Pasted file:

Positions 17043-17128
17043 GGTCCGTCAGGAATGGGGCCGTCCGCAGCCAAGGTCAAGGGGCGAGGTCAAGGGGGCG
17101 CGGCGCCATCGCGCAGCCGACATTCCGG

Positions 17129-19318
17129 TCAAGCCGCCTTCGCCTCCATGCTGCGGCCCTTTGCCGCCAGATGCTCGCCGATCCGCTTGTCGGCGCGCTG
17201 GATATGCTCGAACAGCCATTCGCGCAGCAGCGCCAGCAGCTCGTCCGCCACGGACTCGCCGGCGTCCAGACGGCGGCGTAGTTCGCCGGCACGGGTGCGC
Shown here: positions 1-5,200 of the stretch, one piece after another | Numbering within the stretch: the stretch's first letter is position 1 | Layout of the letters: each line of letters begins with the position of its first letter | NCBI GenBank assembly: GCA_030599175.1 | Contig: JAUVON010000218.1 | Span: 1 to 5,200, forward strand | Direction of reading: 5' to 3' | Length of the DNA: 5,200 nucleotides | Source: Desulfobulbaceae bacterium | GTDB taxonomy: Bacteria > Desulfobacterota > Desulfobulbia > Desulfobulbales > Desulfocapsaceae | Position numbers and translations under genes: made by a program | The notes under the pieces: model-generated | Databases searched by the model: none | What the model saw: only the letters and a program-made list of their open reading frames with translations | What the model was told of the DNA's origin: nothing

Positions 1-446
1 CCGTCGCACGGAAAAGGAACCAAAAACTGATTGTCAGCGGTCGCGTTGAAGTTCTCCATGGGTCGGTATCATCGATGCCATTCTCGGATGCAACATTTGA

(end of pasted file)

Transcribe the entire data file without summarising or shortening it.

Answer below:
Positions 17043-17128
17043 GGTCCGTCAGGAATGGGGCCGTCCGCAGCCAAGGTCAAGGGGCGAGGTCAAGGGGGCG
17101 CGGCGCCATCGCGCAGCCGACATTCCGG

Positions 17129-19318
17129 TCAAGCCGCCTTCGCCTCCATGCTGCGGCCCTTTGCCGCCAGATGCTCGCCGATCCGCTTGTCGGCGCGCTG
17201 GATATGCTCGAACAGCCATTCGCGCAGCAGCGCCAGCAGCTCGTCCGCCACGGACTCGCCGGCGTCCAGACGGCGGCGTAGTTCGCCGGCACGGGTGCGC
Shown here: positions 1-5,200 of the stretch, one piece after another | Numbering within the stretch: the stretch's first letter is position 1 | Layout of the letters: each line of letters begins with the position of its first letter | NCBI GenBank assembly: GCA_030599175.1 | Contig: JAUVON010000218.1 | Span: 1 to 5,200, forward strand | Direction of reading: 5' to 3' | Length of the DNA: 5,200 nucleotides | Source: Desulfobulbaceae bacterium | GTDB taxonomy: Bacteria > Desulfobacterota > Desulfobulbia > Desulfobulbales > Desulfocapsaceae | Position numbers and translations under genes: made by a program | The notes under the pieces: model-generated | Databases searched by the model: none | What the model saw: only the letters and a program-made list of their open reading frames with translations | What the model was told of the DNA's origin: nothing

Positions 1-446
1 CCGTCGCACGGAAAAGGAACCAAAAACTGATTGTCAGCGGTCGCGTTGAAGTTCTCCATGGGTCGGTATCATCGATGCCATTCTCGGATGCAACATTTGA